The contemplated secondary purpose must be directly connected to or associated with the primary purpose or arise in the context of the primary purpose. There must be a close relationship between the purpose of the use or disclosure and the purpose for which the personal information was obtained.
A directly related purpose can be sufficiently associated with the original purpose even if it is not strictly necessary to achieve that purpose. If the secondary purpose is administrative, it must be one that people would reasonably expect to be associated with the original purpose.
The secondary use or disclosure of sensitive personal information will be directly related to the purpose for which that information was obtained where a health agency uses information:
- obtained for the purpose of operating a program for the purpose of monitoring, evaluating, auditing or managing that program
- obtained for the purpose of investigating complaints for the purpose of conducting follow up surveys and reporting survey results to a Hospital and Health Board
- collected when an individual agreed to pay the health agency a fee for performing a service to recover the unpaid fee.
The NPPs are not intended to prevent personal information about individuals acting in a business capacity from being exchanged in the normal course of business. In these circumstances, it is likely to be within individuals’ reasonable expectations that information about them in their business role will be used and disclosed for generally accepted business purposes.
The test is whether an individual would reasonably expect information to be used or disclosed for another purpose. It should be applied from the point of view of an individual with no special knowledge of the activities engaged in by government or a health agency. It is necessary to ask what an ordinary person who is not an expert but who is aware of the circumstances, would consider reasonable.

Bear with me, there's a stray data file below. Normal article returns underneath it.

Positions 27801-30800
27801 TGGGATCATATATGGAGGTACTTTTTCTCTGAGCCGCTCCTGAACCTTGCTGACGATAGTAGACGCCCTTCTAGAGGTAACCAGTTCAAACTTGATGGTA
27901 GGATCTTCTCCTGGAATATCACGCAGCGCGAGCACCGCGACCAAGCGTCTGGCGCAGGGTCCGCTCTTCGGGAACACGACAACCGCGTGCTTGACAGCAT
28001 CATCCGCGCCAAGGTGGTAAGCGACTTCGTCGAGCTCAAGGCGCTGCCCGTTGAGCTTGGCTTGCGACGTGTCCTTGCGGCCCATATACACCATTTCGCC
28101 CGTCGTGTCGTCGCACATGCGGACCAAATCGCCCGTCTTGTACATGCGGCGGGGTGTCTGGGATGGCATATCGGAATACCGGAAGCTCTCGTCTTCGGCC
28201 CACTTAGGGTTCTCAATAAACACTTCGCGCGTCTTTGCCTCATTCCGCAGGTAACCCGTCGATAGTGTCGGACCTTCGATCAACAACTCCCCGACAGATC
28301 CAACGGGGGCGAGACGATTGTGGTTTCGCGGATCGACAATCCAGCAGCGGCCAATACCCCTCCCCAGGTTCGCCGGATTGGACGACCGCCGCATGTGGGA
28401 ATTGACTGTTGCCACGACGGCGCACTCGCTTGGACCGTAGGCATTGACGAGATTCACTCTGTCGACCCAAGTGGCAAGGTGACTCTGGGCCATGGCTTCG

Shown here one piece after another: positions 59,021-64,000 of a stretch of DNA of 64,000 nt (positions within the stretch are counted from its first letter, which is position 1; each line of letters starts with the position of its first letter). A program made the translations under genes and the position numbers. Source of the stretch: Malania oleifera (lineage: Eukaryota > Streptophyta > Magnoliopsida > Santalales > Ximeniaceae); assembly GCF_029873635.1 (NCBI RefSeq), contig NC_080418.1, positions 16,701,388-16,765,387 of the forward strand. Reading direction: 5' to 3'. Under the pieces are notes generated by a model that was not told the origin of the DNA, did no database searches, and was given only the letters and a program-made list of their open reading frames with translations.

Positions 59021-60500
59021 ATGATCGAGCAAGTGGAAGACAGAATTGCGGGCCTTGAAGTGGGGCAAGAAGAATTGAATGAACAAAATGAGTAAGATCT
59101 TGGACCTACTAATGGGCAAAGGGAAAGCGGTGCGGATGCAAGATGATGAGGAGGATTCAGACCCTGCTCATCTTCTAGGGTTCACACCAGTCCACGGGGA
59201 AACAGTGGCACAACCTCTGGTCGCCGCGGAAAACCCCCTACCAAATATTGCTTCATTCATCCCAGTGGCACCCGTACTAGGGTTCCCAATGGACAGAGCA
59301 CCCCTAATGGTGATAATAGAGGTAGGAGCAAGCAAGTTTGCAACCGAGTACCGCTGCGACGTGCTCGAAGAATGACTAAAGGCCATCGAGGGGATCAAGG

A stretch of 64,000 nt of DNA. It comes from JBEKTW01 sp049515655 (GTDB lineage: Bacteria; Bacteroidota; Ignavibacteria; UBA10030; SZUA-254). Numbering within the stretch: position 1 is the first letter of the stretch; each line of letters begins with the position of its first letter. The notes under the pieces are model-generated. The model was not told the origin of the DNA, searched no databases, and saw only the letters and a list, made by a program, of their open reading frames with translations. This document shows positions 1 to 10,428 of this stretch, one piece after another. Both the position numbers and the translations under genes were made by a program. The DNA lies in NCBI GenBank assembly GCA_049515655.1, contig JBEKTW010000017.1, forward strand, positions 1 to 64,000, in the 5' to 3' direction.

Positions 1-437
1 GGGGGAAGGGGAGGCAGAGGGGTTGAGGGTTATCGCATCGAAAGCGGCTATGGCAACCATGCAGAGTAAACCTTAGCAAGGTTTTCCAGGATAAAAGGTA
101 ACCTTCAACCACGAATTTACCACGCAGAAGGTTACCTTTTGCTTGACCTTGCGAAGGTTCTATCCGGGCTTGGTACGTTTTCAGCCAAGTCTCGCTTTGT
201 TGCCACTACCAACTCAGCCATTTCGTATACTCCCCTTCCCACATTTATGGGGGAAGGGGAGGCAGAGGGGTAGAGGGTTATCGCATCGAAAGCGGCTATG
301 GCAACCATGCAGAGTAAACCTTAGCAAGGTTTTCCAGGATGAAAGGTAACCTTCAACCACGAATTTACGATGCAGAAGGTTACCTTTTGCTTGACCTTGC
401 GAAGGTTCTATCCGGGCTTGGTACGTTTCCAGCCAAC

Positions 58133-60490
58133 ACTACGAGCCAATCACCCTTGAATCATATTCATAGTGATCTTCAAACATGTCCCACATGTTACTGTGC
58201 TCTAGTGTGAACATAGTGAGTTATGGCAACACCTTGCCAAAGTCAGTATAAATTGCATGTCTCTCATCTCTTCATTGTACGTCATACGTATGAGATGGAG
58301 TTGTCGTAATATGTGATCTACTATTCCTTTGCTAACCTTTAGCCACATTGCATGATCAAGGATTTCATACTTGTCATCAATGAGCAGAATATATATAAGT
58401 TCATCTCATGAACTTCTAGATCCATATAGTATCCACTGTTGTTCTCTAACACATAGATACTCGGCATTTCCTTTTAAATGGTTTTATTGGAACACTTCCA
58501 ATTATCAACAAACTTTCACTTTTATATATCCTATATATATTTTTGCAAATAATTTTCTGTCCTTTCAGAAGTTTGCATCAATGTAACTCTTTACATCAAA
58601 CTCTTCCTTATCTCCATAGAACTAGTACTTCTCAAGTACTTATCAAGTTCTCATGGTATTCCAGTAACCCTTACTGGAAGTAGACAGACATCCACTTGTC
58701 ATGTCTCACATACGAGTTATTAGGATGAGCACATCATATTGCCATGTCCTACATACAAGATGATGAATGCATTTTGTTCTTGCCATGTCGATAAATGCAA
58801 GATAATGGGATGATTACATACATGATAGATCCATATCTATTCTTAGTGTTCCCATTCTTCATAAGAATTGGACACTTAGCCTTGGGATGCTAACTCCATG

The health agency should consider:
- the context in which the personal information was collected
- the reasonable expectations of the individual the information is about
- the information the health agency provided about why it collected the information
- how personal, confidential, or sensitive the information is
- any duties of care or other professional obligations the health agency has towards the individual.
The actual expectations of the individual are relevant, but they are not the final answer as to whether an individual would reasonably expect the use or disclosure.
- A secondary use or disclosure may be reasonably expected where that use or disclosure is inextricably linked to the primary purpose of collection.
- In some cases, despite the link between the primary and secondary purpose, the use or disclosure would not be reasonably expected. For example, where a health agency collects the contact details of an individual turning in a lost wallet, providing that information to the wallet's owner so the owner could thank the finder would not be a reasonably expected secondary purpose despite its link to the primary purpose.
Need to know can be a relevant factor in determining if a use or disclosure would be reasonably expected. It can be affected by the size of a health agency and the functions of individuals within it.
Limiting use or disclosure to what is necessary
When using or disclosing personal information under NPP 2(1)(a), a health agency should not use or disclose more information than is necessary to satisfy the related or directly related secondary purpose.
Excessive use or disclosure would not be reasonably expected.
Using notices to build an expectation
Collection notices which outline the purposes for which personal information is to be used or disclosed can assist in creating reasonable expectations for NPP 2(1)(a).
There are limitations, however. Reasonableness requires that the related secondary use or disclosure is proper and fair, and not incompatible with the primary purpose of collection. Also, a secondary use or disclosure that purports to breach confidentiality requirements or legal obligations or prohibitions cannot be said to be reasonably expected
- 1 In this guideline, health agency includes a bound contracted service provider to a health agency.
- 2 Any information or opinion about an individual whose identity is apparent, or can reasonably be ascertained, from the information or opinion.
Current as at: September 20, 2019